It seemed to me that the dharma is so special that instead of multitasking we should give it our full attention. Then I recalled the Zen story in which two monks discuss with their master the age-old question of activity versus meditation. The first monk asks: “Honorable master, can I smoke when I meditate?” The master is furious and throws him out. The second monk goes to the master and asks: “Venerable master, can I meditate while I smoke?” The master says, “Of course you can meditate while you smoke.”
Initially, the dharma was communicated orally. Now, once again, we can listen to recorded talks as if listening to a live teacher; we can even close our eyes (if we’re not driving). We can also broaden our perspective by hearing teachers from different traditions and styles of practice without having to travel. Our experience is enhanced by the additional nuances and intimacy of the spoken voice.
Yet this instant access to audio dharma raises some core issues. Is listening to the dharma while we’re doing other things something that helps us wake up? Are we habitually filling the mind with thoughts and ideas instead of being present in our lives? Are we sometimes listening because of the need to do something useful all the time? I don’t think there is a correct answer, but in our fast-paced society, it’s important to continue reflecting on how we use these tools of modern technology.
Now that this technology has become so widespread, and increasingly more and more talks are available online, there could be some problems as well. With such a vast selection, it may be confusing to choose what to listen to. There are not only talks on the full range of subjects like fear, love, death and reincarnation, but also on dharma music, chanting, scriptures, Zen koans and much more. As the number of talks online keeps multiplying, they may well accumulate like the unread books on my nightstand, leaving a sense of yet more unfinished business. Without the commitment that comes from sitting with a group, will people listen to part of a talk and then leave it unfinished when something else comes up? Also, with instant access to dharma teachings online—not to mention tapes, magazines and books—seekers may no longer make an effort to find a teacher or a sangha.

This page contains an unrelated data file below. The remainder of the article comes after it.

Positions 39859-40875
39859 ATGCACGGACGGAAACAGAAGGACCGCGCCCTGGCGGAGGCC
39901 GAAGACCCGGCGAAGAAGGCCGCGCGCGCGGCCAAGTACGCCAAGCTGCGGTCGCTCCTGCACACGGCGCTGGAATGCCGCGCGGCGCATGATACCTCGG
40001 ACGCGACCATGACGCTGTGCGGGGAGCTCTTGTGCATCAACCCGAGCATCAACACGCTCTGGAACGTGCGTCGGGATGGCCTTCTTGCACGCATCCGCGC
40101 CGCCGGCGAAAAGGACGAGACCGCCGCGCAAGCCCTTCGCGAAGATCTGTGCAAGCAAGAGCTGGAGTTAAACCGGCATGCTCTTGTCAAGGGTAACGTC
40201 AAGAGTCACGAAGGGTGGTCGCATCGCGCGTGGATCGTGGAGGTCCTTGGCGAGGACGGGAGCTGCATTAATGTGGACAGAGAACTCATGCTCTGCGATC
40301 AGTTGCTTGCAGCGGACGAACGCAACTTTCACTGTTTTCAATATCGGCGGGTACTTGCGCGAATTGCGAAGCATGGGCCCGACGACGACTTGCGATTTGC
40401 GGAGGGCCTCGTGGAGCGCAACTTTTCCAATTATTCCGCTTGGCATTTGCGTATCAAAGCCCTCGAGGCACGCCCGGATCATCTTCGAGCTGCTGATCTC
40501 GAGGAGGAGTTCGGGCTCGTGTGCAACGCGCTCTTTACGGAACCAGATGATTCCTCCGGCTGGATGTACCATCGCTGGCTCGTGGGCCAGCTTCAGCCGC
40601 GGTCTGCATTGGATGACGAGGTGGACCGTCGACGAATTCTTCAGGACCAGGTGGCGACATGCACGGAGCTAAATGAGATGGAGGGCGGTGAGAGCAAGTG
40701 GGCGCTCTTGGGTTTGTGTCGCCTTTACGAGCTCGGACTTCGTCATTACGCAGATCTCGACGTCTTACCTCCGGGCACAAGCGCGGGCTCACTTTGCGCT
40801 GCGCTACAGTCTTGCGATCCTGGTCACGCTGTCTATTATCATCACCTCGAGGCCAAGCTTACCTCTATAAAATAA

Because sangha is so important on this path, it’s my hope that those impacted by audio dharma will seek others with similar interests to create a local sangha. Personally, the interactions with my teachers and the sangha have been as powerful a factor for growth as my meditation practice. Seeing a teacher respond to challenging situations with kindness and equanimity where I would have reacted with anger or resentment has inspired the confidence and a desire to develop those qualities within myself. Practicing with sangha friends who are committed to working skillfully with the inevitable conflicts is an incredible gift, a recurring reminder to focus on kindness, honesty and letting go. It’s also wonderful to sit in silence with friends and to share the gradual opening of our hearts.
In the end, mindfulness remains the key issue in considering the impact of audio dharma in one’s life. With mindfulness, we’re present no matter where, how or when we listen to the dharma. Zen Master Seung Sahn used to say, “When you eat, just eat. When you read the newspaper, just read the newspaper.” One day a student saw him reading the newspaper while he was eating and asked if this did not contradict his teaching. “When you eat and read the newspaper, just eat and read the newspaper,” was Seung Sahn’s reply. So if you are listening to the dharma while jogging, just jog and listen to the dharma.